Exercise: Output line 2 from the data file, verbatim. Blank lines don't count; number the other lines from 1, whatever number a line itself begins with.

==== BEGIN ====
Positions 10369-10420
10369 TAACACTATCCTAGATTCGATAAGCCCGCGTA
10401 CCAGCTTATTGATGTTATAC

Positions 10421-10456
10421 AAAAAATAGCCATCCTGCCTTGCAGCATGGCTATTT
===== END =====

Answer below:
10369 TAACACTATCCTAGATTCGATAAGCCCGCGTA